The majority of circuits that have considered the meaning of “sentence imposed” in this context have held that the later, additional sentence imposed after deportation does not lengthen the sentence imposed for purposes of the subsection (b)(1) enhancement. See United States v. Bustillos-Pena, 612 F.3d 863 (5th Cir. 2010); United States v. Lopez, 634 F.3d 948 (7th Cir. 2011); United States v. Rosales-Garcia, 667 F.3d 1348 (10th Cir. 2012); United States v. Guzman-Bera, 216 F.3d 1019 (11th Cir. 2000). Under the majority approach, if the sentence imposed was 13 months or less before the defendant was deported, and was only increased to more than 13 months after the deportation, the defendant is not subject to the enhancement in prong (A) because the “sentence imposed” includes only the sentence imposed before the deportation. Under this approach, such a defendant receives the enhancement in prong (B) instead.

The Second Circuit has reached the contrary conclusion, holding that defendants who had their sentences increased to more than 13 months upon revocation after deportation are subject to the enhancement in prong (A) because the “sentence imposed” includes the additional revocation sentence imposed after deportation. See United States v. Compres-Paulino, 393 F.3d 116 (2d Cir. 2004).

The amendment adopts the approach taken by the majority of circuits, with the result that the term of imprisonment imposed upon revocation counts toward the calculation of the offense level in § 2L1.2 only if it was imposed before the defendant was deported or unlawfully remained in the United States. According to public comment and testimony received by the Commission, and as courts have observed, the circumstances under which persons are found present in this country and have their probation, parole, or supervised release revoked for a prior offense vary widely. See Bustillos-Pena, 612 F.3d at 867-68 (describing differences among revocation proceedings). In some jurisdictions, the revocation is typically based on the offender's illegal return, while in others, the revocation is typically based on the offender's committing an additional crime. Furthermore, in some cases revocation proceedings commonly occur before the offender is sentenced on the illegal reentry offense, while in other cases the revocation occurs after the federal sentencing. See Rosales-Garcia, 667 F.3d at 1354 (observing that considering post-deportation revocation sentences could result in disparities based on the “happenstance” of whether that revocation occurred before or after the prosecution for the illegal reentry offense). Therefore, assessing the seriousness of the prior crime based on the sentence imposed before deportation should result in more consistent application of the enhancements in § 2L1.2(b)(1)(A) and (B) and promote uniformity in sentencing.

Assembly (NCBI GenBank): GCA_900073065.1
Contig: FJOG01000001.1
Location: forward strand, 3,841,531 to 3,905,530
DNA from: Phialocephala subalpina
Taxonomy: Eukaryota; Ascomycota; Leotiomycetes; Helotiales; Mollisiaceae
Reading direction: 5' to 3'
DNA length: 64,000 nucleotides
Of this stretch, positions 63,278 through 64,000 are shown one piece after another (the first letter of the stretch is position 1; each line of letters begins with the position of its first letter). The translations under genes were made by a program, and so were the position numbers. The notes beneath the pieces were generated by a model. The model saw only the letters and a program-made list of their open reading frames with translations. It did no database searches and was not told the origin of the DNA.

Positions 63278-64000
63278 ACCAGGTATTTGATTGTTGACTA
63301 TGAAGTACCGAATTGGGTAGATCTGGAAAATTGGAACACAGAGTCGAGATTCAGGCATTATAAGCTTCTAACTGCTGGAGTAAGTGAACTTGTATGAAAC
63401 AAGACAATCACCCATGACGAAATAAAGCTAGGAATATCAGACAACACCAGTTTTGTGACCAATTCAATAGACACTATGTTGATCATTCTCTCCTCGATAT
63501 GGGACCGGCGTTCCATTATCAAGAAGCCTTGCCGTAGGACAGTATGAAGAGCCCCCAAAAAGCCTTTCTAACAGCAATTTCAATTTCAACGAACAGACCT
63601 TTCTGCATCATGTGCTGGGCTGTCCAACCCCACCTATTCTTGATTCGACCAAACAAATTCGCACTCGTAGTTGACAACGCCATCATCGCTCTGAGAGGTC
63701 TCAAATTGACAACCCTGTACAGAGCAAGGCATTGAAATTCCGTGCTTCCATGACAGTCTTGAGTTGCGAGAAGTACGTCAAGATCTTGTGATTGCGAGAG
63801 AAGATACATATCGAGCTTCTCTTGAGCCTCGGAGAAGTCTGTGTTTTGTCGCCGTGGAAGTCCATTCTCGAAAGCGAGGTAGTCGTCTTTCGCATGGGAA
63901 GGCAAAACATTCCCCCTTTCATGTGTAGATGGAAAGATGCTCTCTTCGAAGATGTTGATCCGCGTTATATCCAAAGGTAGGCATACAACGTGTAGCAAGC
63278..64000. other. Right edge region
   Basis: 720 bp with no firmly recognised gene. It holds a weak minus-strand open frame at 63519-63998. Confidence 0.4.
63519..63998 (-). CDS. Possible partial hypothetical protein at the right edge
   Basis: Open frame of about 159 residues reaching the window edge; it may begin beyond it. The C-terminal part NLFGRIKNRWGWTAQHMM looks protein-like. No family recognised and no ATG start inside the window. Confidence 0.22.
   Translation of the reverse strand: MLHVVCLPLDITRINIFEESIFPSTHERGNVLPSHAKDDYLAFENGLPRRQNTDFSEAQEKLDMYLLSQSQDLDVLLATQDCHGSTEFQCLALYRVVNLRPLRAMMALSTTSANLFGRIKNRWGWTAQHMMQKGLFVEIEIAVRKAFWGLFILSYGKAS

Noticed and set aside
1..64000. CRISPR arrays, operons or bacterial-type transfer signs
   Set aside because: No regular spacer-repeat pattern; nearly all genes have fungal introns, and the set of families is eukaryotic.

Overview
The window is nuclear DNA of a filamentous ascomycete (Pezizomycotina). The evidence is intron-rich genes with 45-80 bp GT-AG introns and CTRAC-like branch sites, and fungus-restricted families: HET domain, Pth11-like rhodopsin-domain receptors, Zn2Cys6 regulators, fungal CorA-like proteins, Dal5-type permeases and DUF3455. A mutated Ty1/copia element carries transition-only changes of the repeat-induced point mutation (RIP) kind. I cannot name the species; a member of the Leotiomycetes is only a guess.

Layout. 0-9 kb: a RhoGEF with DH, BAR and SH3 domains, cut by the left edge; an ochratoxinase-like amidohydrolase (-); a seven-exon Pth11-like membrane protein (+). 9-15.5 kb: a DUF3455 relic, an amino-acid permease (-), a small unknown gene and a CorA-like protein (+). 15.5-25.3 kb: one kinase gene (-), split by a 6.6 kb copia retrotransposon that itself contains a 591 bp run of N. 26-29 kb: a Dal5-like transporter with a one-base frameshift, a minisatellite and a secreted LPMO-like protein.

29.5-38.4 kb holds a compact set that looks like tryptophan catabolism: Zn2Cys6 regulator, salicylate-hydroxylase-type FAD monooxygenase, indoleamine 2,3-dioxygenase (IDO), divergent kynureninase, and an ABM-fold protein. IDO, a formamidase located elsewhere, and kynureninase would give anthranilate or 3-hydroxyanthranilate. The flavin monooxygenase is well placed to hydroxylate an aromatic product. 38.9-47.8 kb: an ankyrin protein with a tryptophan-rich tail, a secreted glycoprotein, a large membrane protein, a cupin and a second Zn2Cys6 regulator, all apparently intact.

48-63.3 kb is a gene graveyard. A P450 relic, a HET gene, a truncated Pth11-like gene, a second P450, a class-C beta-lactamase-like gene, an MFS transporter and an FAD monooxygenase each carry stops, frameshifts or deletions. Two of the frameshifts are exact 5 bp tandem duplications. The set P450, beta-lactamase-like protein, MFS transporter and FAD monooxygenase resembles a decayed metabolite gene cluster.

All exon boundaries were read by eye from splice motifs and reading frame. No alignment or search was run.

5. Amendment: Section 2L2.2 is amended in subsection (b) by adding at the end the following:

“(4) (Apply the Greater):

(A) If the defendant committed any part of the instant offense to conceal the defendant's membership in, or authority over, a military, paramilitary, or police organization that was involved in a serious human rights offense during the period in which the defendant was such a member or had such authority, increase by 2 levels. If the resulting offense level is less than level 13, increase to level 13.

(B) If the defendant committed any part of the instant offense to conceal the defendant's participation in (i) the offense of incitement to genocide, increase by 6 levels; or (ii) any other serious human rights offense, increase by 10 levels. If clause (ii) applies and the resulting offense level is less than level 25, increase to level 25.”.

The Commentary to 2L2.2 captioned “Application Notes” is amended by redesignating Notes 4 and 5 as Notes 5 and 6, respectively; and by inserting after Note 3 the following:

“4. Application of Subsection (b)(4)—For purposes of subsection (b)(4):

`Serious human rights offense' means (A) violations of federal criminal laws relating to genocide, torture, war crimes, and the use or recruitment of child soldiers under sections 1091, 2340, 2340A, 2441, and 2442 of title 18, United States Code, see 28 U.S.C. § 509B(e); and (B) conduct that would have been a violation of any such law if the offense had occurred within the jurisdiction of the United States or if the defendant or the victim had been a national of the United States.

`The offense of incitement to genocide' means (A) violations of 18 U.S.C. § 1091(c); and (B) conduct that would have been a violation of such section if the offense had occurred within the jurisdiction of the United States or if the defendant or the victim had been a national of the United States.”.

Chapter Three, Part A is amended by adding at the end the following new guideline and accompanying commentary:

“§ 3A1.5. Serious Human Rights Offense

If the defendant was convicted of a serious human rights offense, increase the offense level as follows:

(a) If the defendant was convicted of an offense under 18 U.S.C. § 1091(c), increase by 2 levels.

(b) If the defendant was convicted of any other serious human rights offense, increase by 4 levels. If (1) death resulted, and (2) the resulting offense level is less than level 37, increase to level 37.

Commentary

Application Notes:

1. Definition.—For purposes of this guideline, `serious human rights offense' means violations of federal criminal laws relating to genocide, torture, war crimes, and the use or recruitment of child soldiers under sections 1091, 2340, 2340A, 2441, and 2442 of title 18, United States Code. See 28 U.S.C. § 509B(e).